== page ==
Defending the Tomik Fitness Facility from Speak Magazine
I’m currently wrapping up my sixth year at SUNY Cortland. As of now 25% of my life has been spent here. I’ve grown tremendously, intellectually, physically, and emotionally. I consider this place home, I’ve met so many different people and made so many new friends here and I feel honored that I now have the ability to contribute to the program I was educated in. Now, I’m going to be completely honest, none of that would have happened if it wasn’t for the Tomik Fitness Facility.
When I was 17 and 18 I took tours of multiple colleges. Some of them I liked but as soon as I got to Cortland and saw their gym I was sold. It was bigger than any other schools gym and had more equipment than any gym I had previously seen on other tours. So, as bad as it sounds, my education and future career here is because of seeing the Tomik Fitness Facility.
My freshman year I made friends at the gym with some seniors who mentored me through the bench press. I was only 18, so I wasn’t touching the deadlift or squat yet. What really impressed me was that these 22 year old guys would help out a young 18 year old kid who was just eager to learn and get better. Since my first year lifting has become my passion and coaching it has become my career. Cory Russell (An awesome friend who I met at TOMIK) and I run a growing powerlifting team with 13 competitors, some who hold world records within the IPA powerlifting federation.
So why write this? Well recently there was an article in SPEAK magazine basically bashing the Tomik Fitness Facility and it’s in my nature to be confrontational and argumentative especially when an argument is biased. So here are some points I’d like to critique on the article that was posted.
- “Cortland needs to revamp and modernize the 1980s themed gym.”
Well, first of all we have a budget and we continually get new equipment. Those Olympic Platforms with the half racks are not from 1980 in fact nothing in that gym is from 1980. To the unnamed author, your logical fallacy is Hasty Generalization. Plus what’s wrong with a 1980s gym?
- “First, there are the giant men on the far side, half of them with Beats on, “roided out” and benching 400 pounds while staring dead into the eyes of the girls on the elliptical machines.”
Okay, so the only guy I know at the gym that can bench press 400 pounds is Kyle Evanteski, a powerlifter on my team and he’s the nicest gentlest teddy bear of a human in the world and he’s not roided out even though we call him Juice. Now, I’ve seen giant men, and no one in the Cortland weight room is a giant man. If we’re staring at you dead in the eye (although no one does that) it’s because we want you to get off the elliptical, come lift, and make some gains with us!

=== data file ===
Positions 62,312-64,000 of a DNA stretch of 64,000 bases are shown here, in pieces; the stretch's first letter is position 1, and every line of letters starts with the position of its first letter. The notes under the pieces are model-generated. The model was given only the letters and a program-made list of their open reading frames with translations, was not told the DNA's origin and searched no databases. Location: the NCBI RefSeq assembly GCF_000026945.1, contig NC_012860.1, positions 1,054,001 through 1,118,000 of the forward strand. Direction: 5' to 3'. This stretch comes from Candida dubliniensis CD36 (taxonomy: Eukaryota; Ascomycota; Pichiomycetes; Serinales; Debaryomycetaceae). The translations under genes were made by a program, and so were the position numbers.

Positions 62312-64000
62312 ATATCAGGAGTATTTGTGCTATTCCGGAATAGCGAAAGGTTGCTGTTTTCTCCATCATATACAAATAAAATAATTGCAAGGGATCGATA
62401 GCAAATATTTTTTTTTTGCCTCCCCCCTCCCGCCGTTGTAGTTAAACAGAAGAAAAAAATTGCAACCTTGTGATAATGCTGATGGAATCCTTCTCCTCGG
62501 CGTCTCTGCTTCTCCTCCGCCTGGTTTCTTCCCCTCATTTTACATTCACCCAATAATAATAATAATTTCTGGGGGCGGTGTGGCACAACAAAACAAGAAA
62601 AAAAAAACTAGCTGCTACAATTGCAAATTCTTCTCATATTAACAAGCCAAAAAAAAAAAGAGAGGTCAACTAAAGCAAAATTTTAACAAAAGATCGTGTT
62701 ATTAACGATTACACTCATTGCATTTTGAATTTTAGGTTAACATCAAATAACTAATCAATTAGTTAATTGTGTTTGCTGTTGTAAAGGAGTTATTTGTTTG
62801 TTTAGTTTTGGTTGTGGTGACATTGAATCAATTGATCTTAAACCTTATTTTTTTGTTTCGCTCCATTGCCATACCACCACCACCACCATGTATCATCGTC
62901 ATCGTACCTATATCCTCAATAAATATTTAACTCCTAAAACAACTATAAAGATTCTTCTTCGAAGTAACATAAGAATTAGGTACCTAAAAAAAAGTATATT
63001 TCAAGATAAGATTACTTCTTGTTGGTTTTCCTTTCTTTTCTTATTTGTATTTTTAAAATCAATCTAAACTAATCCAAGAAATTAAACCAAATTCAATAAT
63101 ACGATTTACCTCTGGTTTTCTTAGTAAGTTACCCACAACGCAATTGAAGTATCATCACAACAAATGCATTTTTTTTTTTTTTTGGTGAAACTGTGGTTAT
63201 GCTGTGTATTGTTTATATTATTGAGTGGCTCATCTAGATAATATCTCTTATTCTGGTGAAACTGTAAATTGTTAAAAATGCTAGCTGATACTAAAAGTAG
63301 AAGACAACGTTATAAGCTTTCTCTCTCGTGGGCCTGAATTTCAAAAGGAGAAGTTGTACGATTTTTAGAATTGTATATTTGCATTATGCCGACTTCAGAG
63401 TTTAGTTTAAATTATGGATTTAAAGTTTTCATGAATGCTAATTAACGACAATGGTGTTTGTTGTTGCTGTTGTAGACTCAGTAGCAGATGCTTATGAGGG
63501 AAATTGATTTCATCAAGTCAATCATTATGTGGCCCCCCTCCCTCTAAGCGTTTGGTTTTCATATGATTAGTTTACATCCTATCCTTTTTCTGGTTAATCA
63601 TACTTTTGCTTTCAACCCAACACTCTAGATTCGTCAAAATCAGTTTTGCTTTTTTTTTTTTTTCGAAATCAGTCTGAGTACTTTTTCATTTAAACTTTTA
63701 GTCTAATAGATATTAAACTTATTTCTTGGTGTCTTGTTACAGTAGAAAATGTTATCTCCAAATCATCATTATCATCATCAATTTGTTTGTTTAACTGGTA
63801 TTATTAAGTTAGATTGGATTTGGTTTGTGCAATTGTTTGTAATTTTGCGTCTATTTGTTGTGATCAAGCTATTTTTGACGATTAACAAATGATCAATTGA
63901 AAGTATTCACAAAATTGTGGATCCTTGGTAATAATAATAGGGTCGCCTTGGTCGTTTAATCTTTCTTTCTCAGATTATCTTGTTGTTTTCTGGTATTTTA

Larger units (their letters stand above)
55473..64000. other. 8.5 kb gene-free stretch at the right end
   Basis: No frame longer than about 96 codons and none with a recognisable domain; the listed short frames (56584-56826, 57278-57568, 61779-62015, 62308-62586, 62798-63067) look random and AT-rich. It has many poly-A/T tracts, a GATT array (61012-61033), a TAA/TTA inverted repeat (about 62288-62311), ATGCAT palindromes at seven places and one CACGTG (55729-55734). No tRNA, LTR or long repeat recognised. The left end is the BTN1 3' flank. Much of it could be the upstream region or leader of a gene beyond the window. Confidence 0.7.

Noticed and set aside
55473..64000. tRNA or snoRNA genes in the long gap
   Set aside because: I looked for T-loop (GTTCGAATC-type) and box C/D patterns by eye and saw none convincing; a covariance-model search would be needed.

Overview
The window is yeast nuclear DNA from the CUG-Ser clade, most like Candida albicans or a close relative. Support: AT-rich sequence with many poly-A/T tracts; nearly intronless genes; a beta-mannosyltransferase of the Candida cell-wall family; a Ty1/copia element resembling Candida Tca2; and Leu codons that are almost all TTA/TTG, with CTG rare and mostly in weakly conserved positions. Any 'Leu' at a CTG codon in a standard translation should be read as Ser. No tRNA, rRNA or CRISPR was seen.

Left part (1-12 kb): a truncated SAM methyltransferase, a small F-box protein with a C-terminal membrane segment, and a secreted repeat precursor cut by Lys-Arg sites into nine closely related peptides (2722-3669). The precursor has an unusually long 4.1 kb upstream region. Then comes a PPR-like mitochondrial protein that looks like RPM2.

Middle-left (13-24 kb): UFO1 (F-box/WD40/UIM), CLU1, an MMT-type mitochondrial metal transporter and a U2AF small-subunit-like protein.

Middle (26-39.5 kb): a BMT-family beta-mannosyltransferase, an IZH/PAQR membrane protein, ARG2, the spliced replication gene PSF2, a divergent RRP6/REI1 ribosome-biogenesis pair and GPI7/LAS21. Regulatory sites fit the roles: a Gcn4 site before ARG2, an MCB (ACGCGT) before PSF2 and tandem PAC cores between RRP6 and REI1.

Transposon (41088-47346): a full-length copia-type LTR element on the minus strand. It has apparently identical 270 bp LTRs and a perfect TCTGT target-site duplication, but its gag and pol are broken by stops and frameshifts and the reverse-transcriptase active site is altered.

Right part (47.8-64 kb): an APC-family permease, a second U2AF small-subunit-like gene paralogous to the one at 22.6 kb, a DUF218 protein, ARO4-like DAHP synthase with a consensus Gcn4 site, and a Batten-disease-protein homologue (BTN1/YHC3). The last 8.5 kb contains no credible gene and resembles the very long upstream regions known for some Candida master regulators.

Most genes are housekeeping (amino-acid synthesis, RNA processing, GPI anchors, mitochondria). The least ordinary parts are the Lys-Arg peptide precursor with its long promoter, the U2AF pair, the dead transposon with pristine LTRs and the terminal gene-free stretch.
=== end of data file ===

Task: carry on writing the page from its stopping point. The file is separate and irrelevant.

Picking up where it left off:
- “ One or two men let out barbaric noises because they are obviously exerting their complete energy and need to know that everyone hears it”
YUPPPPPPPPPPPPPPPPPPPPPPPPPPPPPPPPP! YEAAAAAAAAAAAAAAA BUDDDDDDDDYYYYYYYY. Maybe you should try it; it’s actually quite fun to yell when crushing weights.
- “Oh, and if you forgot your towel in the first place, don’t even think you’re getting in. Tomik is stricter than Horse these days”
It’s a gym, you’re going to sweat, some people have skin diseases and we’d rather not get them.
Tomik isn’t going to be around for much longer, in fact it only has about one semester left before everybody is moved to this new student life center and I’m going to say I sincerely will miss it. I’ll miss the times my friend Mike Reid and I would go in when I was a freshman to bench press. I’ll remember the first time I benched 225 there. I’ll remember the times when I was a junior and senior to go in to see all my friends there, to hear Josh Kim yelling YUPPPPPPP! At the top of his lunges. I’ll remember spotting Koop on his biceps curls on the preacher curl machine (yes preacher curl machine). I’ll remember squatting with my buddy Al Mercado. I’ll always remember how Cory and I became friends. He was on the warm up matt and we started talking about Dragon Ball Z which naturally led to biceps curls and a lifelong friendship. I’ll remember deadlifting 500 pounds for the first time there in the annual powerlifting competition with all my friends cheering me on (Thanks Ricky for picking my song). I’ll remember late night shifts with Matt Edwards where we lined up all the water bottles that were left out and used a medicine ball to go bowling in the gym. The time Steph Ladue and I played call me maybe about five times in a row. I’ll remember the two times Tony Gentilcore came and we deadlifted on the “new not from 1980s” platform. And I’ll remember the first time I squatted 405 there. God, I’ve met so many awesome people because of Tomik it’s ridiculous. Scott Mooney, your biceps are an inspiration to this day!
My whole powerlifting team, Ricky, PJ, Cory, Joe, Kyle, Andy, Mike, Sam, Tribal, Nancy, Kerry, and Shelby, to friends that have left Cortland Matt, Bret, Matty, Katie, James, Josh BOOM Kim, Colin Wilson, Steph, Darrell, Pat, Jason, Dane, and all these students in the Kinesiology major who I have the opportunity to help and coach. So thank you Tomik, thank you for being awesome and to the author who bashed Tomik, you’re looking at it through a narrow lens. You’re not seeing the fitness family that Tomik has helped to create, the dozens of people who train there to actually compete in something rather than trying to look good enough to go down town. So Tomik, I got your back until the end and I know my friends do to, pay no attention to the haters, if they don’t like you they don’t have to go, I’m sure the ellipticals will be just fine without them.